The Turkish people had not even digested the war plane crisis with Russia which broke on Nov. 24 and then the arrest of two journalists reporting on an intelligence-involved probe in relation to Syria on Nov. 26 when the bad news hit the wires from the predominantly Kurdish populated southeastern Diyarbakır province on Nov. 28
In less than a week’s time, Turkey has witnessed three major, worrying events, one after another
As writing news has become sufficient reason to be placed behind bars or kicked out of the country, perhaps Turkish authorities may ban the distribution of Wall Street Journal in Turkey for having news on its pages
Each day Turkey becomes a witness to incredible incidents. But the biggest threat to the country is to see these incidents as normal and internalize them
Tensions between Turkey and Russia over Turkey’s downing of a SU-24 Russian jet last week are likely persist for a while, despite Ankara’s efforts at damage control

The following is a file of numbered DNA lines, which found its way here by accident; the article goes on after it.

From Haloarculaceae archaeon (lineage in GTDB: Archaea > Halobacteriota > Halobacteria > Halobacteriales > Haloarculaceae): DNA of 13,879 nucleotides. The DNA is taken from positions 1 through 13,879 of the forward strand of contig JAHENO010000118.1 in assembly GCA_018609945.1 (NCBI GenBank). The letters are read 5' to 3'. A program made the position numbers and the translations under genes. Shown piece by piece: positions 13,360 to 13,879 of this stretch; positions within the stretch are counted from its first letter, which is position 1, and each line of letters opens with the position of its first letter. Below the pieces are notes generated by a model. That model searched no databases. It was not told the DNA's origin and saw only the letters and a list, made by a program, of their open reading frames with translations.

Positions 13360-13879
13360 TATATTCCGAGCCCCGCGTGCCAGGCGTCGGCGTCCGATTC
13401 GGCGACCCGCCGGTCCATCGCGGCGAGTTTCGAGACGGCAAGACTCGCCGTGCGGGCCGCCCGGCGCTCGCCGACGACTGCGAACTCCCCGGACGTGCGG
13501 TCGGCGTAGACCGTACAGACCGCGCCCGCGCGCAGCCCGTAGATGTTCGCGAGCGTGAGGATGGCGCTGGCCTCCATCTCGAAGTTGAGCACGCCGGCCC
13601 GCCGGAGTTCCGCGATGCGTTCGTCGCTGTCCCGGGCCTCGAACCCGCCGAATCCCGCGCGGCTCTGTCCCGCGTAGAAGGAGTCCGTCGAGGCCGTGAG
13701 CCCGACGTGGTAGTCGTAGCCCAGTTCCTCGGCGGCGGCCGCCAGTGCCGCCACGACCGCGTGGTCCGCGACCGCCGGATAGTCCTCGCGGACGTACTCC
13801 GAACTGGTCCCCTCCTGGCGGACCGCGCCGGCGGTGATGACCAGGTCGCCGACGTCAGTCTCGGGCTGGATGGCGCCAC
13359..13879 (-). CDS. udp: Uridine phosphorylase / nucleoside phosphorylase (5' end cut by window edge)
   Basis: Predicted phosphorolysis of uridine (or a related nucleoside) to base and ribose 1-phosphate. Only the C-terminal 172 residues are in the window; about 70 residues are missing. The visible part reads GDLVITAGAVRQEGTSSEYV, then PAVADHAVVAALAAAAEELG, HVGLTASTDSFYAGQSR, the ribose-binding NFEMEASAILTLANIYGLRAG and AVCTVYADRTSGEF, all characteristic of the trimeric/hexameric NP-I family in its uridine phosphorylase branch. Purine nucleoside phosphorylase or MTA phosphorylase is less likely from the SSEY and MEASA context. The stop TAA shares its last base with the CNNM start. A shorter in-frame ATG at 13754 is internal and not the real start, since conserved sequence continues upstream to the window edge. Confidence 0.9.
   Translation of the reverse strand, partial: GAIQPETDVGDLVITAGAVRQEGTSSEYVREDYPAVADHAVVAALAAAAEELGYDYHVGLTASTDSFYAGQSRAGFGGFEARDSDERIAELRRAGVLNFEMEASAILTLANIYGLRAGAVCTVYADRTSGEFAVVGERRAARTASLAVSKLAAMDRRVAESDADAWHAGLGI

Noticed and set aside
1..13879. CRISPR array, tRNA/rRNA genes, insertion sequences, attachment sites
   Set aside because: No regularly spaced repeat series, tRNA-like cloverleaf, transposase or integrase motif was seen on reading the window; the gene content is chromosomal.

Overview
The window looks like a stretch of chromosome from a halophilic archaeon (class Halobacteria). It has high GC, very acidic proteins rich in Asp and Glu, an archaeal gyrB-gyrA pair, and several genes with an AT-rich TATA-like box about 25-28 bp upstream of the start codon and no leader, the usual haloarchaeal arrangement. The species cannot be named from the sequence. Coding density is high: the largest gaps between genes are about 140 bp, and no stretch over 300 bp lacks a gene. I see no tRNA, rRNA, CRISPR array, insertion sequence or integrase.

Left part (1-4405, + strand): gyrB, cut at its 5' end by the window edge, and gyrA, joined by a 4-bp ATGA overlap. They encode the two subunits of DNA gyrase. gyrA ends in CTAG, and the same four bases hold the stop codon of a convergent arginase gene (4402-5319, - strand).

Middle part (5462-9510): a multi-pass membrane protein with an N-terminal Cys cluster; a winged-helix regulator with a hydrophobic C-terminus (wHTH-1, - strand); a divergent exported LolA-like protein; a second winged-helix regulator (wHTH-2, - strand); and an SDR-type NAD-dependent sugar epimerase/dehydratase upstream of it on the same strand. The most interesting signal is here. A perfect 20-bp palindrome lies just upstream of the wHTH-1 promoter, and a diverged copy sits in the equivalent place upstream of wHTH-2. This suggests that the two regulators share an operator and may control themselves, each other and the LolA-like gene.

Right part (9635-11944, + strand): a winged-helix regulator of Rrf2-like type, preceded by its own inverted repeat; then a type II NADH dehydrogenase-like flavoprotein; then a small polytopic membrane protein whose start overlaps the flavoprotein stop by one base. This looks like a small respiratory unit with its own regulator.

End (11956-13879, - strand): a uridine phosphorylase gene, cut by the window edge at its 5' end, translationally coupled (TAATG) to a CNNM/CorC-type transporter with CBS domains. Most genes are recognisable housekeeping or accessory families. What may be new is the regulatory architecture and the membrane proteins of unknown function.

Turkey presents a unique case in Germany’s bilateral dialogue with third countries
Besides demand and supply dynamics, the policy stance of United States Federal Reserve (Fed) also has a significant impact on prices in commodity markets
Can Dündar, the editor-in-chief of center-left daily Cumhuriyet, and Erdem Gül, the paper’s Ankara bureau chief, were arrested on the evening of Nov. 26 by an Istanbul court on heavy charges including military espionage, helping a terrorist organization and revealing state secrets
The Justice and Development Party (AKP) scored a huge victory in Turkey’s general elections on Nov. 1, garnering almost half of the votes and increasing its vote over the June 7 elections by almost 9 percentage points